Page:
Why are these requirements imposed? What are examples of the kinds of consequences that would come about from lesser standards -- or present standards? What are the jobs that need to be performed by licensed personnel? How much training does each take? How much time? Which require an engineer to be in constant attendance, and which merely require that trained personnel be on call? What are the tradeoffs between technically trained personnel and new technology, automation, and mechanization -- past, present, and prospective?
What characteristics, training, and experience are necessary to qualify for the various licensed operator positions? What is the potential supply of such persons -- in various regions of the country? What are the difficulties in recruiting and holding such personnel? What are the pay scales? What are the competing sources of employment for them? Must trained personnel be brought into the smaller markets, or can local people be trained for these positions?
[*884] What available alternatives are there to our current regulations? Are different standards warranted for smaller markets and the large urbanized areas? Could more training programs be provided for present personnel to qualify them for the jobs that need doing? Is greater reliance upon shared personnel warranted in smaller markets? Are there administrative ways of easing the burden of applicants traveling great distances to take irregularly scheduled FCC examinations?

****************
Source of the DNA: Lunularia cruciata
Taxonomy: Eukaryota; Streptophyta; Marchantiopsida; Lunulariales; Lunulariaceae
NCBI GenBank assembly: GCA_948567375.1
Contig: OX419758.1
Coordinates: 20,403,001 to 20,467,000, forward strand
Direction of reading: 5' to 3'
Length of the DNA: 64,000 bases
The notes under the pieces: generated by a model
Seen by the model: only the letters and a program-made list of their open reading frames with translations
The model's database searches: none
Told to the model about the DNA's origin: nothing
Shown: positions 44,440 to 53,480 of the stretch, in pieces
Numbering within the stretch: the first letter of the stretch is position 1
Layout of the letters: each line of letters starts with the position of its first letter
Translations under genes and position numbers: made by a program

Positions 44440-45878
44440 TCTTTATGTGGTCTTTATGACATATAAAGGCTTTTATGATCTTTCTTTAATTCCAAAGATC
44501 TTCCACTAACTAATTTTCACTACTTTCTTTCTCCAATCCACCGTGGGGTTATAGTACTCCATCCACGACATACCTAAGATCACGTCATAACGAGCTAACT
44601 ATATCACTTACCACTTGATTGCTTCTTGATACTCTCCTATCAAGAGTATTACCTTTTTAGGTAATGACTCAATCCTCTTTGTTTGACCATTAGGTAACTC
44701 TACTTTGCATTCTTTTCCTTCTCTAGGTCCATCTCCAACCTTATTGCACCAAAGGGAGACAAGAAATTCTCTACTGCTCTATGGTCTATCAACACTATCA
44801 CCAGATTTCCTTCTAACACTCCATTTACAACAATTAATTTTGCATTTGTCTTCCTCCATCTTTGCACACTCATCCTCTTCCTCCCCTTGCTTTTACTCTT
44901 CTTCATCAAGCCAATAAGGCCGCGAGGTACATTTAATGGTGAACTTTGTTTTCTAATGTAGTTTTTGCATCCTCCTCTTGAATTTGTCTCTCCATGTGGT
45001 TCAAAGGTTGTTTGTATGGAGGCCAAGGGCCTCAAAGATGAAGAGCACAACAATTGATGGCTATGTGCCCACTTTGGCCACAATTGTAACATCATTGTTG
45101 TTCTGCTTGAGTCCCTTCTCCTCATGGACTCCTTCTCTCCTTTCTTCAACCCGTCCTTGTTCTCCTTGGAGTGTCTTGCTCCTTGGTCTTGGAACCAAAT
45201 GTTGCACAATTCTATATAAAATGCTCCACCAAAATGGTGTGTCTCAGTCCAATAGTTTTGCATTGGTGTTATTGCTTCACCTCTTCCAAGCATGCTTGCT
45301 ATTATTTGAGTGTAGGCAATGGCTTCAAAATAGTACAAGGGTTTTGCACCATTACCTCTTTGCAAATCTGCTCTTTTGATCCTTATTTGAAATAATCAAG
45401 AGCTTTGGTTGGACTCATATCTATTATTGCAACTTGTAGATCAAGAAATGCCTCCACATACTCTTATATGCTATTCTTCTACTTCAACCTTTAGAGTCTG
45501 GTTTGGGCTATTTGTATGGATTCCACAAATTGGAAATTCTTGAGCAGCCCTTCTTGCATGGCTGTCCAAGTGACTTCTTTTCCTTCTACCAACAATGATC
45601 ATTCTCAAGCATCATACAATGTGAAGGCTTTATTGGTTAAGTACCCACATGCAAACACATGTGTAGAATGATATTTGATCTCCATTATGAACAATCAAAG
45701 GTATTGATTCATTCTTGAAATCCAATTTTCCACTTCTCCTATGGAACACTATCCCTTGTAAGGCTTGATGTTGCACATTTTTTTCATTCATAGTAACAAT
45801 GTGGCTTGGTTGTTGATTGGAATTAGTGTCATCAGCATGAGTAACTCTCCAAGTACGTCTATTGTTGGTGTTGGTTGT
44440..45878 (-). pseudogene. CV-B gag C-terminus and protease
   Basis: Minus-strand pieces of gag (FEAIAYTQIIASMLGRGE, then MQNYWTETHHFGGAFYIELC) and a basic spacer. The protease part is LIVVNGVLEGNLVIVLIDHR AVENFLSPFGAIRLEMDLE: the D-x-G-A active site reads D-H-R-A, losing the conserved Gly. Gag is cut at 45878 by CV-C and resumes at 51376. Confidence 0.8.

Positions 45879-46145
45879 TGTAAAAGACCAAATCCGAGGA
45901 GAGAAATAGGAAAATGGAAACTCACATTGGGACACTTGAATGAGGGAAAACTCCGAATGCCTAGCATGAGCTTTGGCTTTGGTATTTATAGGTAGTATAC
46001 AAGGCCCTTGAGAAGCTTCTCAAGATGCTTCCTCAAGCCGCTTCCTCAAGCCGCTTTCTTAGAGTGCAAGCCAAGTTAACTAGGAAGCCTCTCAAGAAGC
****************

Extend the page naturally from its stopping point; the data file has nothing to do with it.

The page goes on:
The FCC -- and its licensees -- must maintain the integrity of our national broadcasting system, whatever the cost. Its predecessor, the Radio Commission, was born out of the industry's insistence that the intolerable chaos of unregulated broadcasting signals be eliminated. We must never allow those conditions to return.
But radio waves are not precise. Like old generals, they do not die, they fade away. Moreover, their coverage area changes with the weather, the time of day and year, atmospheric conditions, and soil conditions. Nor are our measuring devices able to provide us more than mere approximations. Whether or not a station is "on frequency" depends on how precisely one wishes to define, and then measure, "drift." We have chosen to create a national system of 7,000 commercial radio and television station transmitters (as a part of a larger total of 5 million transmitters nationally for all purposes). We have chosen to accept a measure of signal interference in exchange for these large numbers, and this diversity of programming. We have struck a pragmatic balance between engineering virginity and commercial chaos.
The same process must be applied to our licensed operator requirements. Our engineering colleges could not turn out enough graduates to man every transmitter in America 24 hours a day. And even if they could, that extreme could not assure the total elimination of occasional technical failure or malfunctioning. Again, we must strike a balance. There is nothing immutable about our present standards. Perhaps, in some respects, they should be more rigorous. Perhaps, in other respects, they should be less.
In any event, I feel intuitively that a thorough review is in order. And I would personally welcome any comments that might be filed in this proceeding dealing with the more general issues before us.